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Nightwish – Human:||:Nature Award winner

by Rachel Montgomery at 09 June 2020, 1:23 PM

NIGHTWISH needs no introduction. A household name in European Power Metal and seminal symphonic metal band, they formed in 1997 when Tuomas Holopainen, songwriter and keyboardist, came up with the idea with guitarist Emppu Vuorinen and former frontwoman Tarja Turunen, famously around a campfire (they use the campfire imagery in many of their songs). Twenty-three years, two vocalist changes, and worldwide acclaim later, they’ve released their ninth studio album, “Human:||:Nature.” A follow-up to their previous album, “Endless Forms Most Beautiful,” this album is an exploration of human desires whereas their last one was about the wonders of nature and science. With the exception of “Noise,” gone is the straightforward metal fare. These songs are beautifully composed and perfect for fans of the band’s more orchestral work.

The intro may seem long on the first listen. After listening to the second CD, it’s more understandable as an overture. For me, it feels like a continuation from “Endless Forms Most Beautiful,” going from the more primal undertones to the lighter, celestial-sounding ambiance on this album. However, I still wish they got into the meat of “Music” a little sooner, because once they do, it’s the delicious bombast we’ve come to expect from the band over the years. Floor Jansen’s voice flutters and soars through the song like an autumn leaf. As far as the next song, “Noise” is clearly the single, as it’s the closest thing to a traditional NIGHTWISH song on the album. It’s also one of the hardest on the first listen, so much so that you can’t notice that other songs like “Endlessness”, “Tribal,” and “How’s The Heart” have intense moments, too. True to the band’s form, their songs range from beautiful and ethereal, like “Shoemaker” and “Pan,” to heavy, like “Noise” and “Procession.” “Harvest” stands out, sounding more like the opening to a Disney movie than a metal track. Marco Hietala’s vocals are notably absent form a lot of this album except for the closing track “Endlessness” where carries the main verse and chorus.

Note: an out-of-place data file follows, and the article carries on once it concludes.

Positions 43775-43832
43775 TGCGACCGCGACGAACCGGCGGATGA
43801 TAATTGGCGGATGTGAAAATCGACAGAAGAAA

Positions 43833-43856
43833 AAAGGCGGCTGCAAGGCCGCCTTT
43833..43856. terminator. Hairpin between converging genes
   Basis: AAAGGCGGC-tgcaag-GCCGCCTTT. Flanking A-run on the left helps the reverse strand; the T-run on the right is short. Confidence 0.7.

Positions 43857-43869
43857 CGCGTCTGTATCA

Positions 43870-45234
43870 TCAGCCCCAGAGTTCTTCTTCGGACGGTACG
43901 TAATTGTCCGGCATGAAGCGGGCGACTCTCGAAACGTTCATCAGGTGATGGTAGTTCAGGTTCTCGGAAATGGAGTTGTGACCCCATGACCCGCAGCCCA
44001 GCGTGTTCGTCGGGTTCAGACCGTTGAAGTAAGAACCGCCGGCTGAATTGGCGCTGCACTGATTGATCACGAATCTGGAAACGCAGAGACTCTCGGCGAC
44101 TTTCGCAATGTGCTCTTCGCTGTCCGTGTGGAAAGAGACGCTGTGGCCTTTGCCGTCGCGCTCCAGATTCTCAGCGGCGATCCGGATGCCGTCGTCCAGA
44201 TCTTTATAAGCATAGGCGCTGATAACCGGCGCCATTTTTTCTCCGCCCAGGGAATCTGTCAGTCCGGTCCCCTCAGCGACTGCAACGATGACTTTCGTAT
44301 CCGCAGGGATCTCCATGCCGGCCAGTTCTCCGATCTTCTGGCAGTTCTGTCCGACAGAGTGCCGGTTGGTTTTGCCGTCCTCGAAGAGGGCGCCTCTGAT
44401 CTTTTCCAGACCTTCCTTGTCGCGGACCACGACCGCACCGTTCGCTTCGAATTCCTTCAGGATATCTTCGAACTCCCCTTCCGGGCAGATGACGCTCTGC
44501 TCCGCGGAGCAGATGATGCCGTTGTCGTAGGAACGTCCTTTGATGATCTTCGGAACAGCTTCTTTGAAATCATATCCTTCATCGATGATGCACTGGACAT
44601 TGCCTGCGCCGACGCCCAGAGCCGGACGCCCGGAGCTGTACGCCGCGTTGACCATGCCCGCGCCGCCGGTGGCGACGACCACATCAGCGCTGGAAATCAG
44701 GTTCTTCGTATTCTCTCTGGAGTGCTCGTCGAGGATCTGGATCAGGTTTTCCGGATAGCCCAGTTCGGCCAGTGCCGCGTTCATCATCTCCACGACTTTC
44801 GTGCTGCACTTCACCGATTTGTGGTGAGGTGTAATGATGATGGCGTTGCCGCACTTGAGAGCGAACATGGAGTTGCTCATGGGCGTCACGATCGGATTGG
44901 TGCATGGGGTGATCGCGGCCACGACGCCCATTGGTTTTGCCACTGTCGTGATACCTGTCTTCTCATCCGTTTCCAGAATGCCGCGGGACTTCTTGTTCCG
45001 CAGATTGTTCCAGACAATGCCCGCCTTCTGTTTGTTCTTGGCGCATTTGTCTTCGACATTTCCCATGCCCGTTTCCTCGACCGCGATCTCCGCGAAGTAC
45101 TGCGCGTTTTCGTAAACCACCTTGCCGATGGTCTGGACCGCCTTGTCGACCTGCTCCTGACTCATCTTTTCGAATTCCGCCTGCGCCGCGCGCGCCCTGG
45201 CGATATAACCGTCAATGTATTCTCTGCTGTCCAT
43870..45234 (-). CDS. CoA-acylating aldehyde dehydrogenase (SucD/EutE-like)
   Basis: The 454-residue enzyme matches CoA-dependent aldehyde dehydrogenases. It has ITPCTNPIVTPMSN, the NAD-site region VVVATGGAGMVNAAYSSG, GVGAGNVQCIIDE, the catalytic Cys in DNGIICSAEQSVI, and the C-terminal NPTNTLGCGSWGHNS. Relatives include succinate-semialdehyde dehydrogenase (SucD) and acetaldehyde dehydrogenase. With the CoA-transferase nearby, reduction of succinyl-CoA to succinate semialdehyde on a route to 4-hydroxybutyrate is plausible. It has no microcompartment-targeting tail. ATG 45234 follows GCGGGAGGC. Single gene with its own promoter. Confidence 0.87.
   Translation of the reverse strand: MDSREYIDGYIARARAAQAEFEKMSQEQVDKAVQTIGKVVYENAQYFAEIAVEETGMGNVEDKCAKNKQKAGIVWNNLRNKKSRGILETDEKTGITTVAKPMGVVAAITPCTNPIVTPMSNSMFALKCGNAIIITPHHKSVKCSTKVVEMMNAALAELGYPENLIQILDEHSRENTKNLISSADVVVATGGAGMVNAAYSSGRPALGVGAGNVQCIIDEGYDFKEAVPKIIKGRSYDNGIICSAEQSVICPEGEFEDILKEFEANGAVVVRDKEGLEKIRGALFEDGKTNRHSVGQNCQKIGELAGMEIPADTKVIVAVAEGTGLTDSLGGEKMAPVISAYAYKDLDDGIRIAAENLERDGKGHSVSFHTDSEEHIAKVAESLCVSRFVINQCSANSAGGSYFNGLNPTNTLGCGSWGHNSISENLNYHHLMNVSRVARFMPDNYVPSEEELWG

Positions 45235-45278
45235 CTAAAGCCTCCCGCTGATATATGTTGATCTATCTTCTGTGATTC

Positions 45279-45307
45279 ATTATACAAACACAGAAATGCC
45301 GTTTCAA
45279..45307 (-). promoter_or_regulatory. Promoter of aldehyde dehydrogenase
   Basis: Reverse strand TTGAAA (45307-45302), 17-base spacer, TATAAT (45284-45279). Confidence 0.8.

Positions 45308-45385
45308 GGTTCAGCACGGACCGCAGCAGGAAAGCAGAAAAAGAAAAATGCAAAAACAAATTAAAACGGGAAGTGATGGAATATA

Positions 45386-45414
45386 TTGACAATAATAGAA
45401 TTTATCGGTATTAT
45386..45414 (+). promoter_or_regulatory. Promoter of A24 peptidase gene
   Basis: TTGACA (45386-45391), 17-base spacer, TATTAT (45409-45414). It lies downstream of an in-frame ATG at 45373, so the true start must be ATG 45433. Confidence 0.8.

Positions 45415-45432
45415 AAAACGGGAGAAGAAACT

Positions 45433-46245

Technically, the second album is one long song divided into separate movements, contrasting with the first one. It’s voiceless except for narration and choral chants, a chiasmus against the first album’s individual take on the human species. As far as the music, if you want to hear Tuomas Holpainen’s chops as a composer and have yet to check out “The Life And Times Of Scrooge McDuck,” here you go. Holopainen is a genius at compositional painting. My favorite thing about this band has always been their ability to invoke imagery just from a series of notes. “The Blue” seems to conjure a campfire at night, under millions of tiny stars. “The Green” is softer and the strings and soft piano invite me to a twilit grove. Some of their beats in “Moors” remind me of the instrumentals on their very first album. My favorite instrumental on the second track is “Aurorae”. It brings to mind a swashbuckling scene and I can hear the Disney soundtrack influence and the call to adventure. “Ad Astra” closes the album out and at this point, I expected the songs to be longer. That said, the ending, and the theme of the album that we are “a mote of dust” in space, hits home.

Of all the bands I’ve listened to, it’s been awesome to follow their growth. I’ve been listening from when they hit the US radar with “Once” to this point. I will say, the band’s transcended metal at this point and pushes it purely into classical territory. That’s not a bad thing, but unless you’re also a fan of classical scores, particularly soundtrack music, you may have a harder time getting into this one than their earlier work. Other than that, if you love the band’s more symphonic work, you will love this.

Songwriting: 10
Production: 10
Musicianship: 10
Memorability: 10

5 Star Rating

Disc 1
    1. Music
    2. Noise
    3. Shoemaker
    4. Harvest
    5. Pan
    6. How’s The Heart?
    7. Procession
    8. Tribal
    9. Endlessness
Disc 2 (All The Works Of Nature That Adorn the World)
    1. Vista
    2. The Blue
    3. The Green
    4. Moors
    5. Aurorae
    6. Quiet As The Snow
    7. Anthropocene (including Hurrian Hymn to Nikkal)
    8. Ad Astra
Floor Jansen – Vocals
Tuomas Holopainen – Keyboards
Marco Hietala – Bass/Vocals
Emppu Vuorinen - guitars
Kai Hahto - drums
Troy Donockley - Pipes, flutes & whistles & vocals
Record Label: Nuclear Blast Entertainment (US)/Nuclear Blast Records (EU)


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Edited 09 June 2023

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